The puzzle of social norms
In the analytical tradition, norms are thought of as devices that allow social dilemmas to be overcome (Ullmann-Margalit 1977; Coleman 1990). A social dilemma exists when the behavior of individuals, even if rational, may produce an undesired, suboptimal social outcome. Rousseau’s parable of the stag hunt, where two men must cooperate to hunt a stag, but either of them may be easily tempted to trap a hare, is the classical illustration. Extending this reasoning to the topic of this chapter, all workers of a production plant may have an incentive to follow some norm of resistance; however, workers may be tempted to defect from this common interest either to avoid possible punishments from a supervisor or to fulfill upward mobility expectations.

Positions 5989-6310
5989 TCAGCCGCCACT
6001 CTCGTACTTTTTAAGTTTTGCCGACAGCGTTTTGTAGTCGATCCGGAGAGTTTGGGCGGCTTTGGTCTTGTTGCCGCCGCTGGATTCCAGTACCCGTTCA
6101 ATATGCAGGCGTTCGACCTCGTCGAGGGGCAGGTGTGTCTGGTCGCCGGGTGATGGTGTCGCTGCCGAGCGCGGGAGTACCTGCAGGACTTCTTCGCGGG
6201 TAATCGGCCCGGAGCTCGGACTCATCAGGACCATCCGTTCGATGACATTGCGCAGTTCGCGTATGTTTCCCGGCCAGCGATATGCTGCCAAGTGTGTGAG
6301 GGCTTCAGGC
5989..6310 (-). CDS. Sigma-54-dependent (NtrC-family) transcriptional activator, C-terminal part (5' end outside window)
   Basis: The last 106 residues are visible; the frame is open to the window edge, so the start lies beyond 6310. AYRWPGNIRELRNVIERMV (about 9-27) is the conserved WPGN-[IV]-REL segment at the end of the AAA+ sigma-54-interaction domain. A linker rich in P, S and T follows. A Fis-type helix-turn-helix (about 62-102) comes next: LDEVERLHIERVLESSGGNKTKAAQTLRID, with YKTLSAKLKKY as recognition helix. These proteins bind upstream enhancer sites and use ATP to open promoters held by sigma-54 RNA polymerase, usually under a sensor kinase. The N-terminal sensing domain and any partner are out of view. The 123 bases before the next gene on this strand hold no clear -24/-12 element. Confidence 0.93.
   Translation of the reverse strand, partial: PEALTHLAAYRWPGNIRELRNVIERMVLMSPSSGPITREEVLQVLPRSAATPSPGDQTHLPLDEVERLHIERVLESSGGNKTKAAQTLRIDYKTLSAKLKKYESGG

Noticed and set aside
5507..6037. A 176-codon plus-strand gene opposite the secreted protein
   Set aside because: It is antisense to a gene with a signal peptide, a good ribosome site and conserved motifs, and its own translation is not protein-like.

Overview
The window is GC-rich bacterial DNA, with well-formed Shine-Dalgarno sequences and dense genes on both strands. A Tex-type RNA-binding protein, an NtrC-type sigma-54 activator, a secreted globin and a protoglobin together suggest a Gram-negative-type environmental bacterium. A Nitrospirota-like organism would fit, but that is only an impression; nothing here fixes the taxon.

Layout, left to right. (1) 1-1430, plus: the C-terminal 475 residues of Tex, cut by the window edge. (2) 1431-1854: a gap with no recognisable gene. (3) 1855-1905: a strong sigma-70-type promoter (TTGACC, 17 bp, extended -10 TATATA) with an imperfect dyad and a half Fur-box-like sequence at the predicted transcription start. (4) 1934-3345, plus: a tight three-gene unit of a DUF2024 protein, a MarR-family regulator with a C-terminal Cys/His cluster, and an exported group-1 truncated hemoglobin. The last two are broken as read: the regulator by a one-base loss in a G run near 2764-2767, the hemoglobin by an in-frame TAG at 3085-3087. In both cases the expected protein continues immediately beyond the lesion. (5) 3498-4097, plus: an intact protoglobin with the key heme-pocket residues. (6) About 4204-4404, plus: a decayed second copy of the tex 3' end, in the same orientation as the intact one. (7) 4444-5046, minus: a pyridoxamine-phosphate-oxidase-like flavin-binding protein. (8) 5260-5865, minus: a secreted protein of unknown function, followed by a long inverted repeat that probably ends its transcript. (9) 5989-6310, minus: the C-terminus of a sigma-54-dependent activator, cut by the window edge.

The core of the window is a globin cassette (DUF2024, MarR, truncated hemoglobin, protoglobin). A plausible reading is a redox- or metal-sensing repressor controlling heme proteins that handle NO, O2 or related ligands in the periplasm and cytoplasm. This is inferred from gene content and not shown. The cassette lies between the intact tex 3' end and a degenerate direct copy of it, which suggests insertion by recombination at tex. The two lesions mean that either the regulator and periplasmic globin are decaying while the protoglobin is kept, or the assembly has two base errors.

In order to preclude these temptations, at least three possible mechanisms could operate in real societies. First, individuals may hold moral preferences towards the collective good; meaning that “moral norms” guide their behaviors. Second, individuals may be frightened by an external authority (the state), which holds the capacity to punish them if they do not pursue the collective good; meaning that individuals are ruled through “legal norms”. Third, individuals may mutually encourage or discourage each other’s behavior by promoting the collective good; meaning that they are ruled by a “social norm”. Of course, these three mechanisms actually operate concurrently, making it difficult to empirically ascertain whether the observed behavior is due to one, two or all three of them. Nevertheless, by analytically isolating one of them, we can better understand how it works. Obviously, it is impossible to do so in an empirical setting (you cannot, for instance, “switch morality off” in real individuals), but it can be done (clearly, under simplifying assumptions) in an artificial society (see below).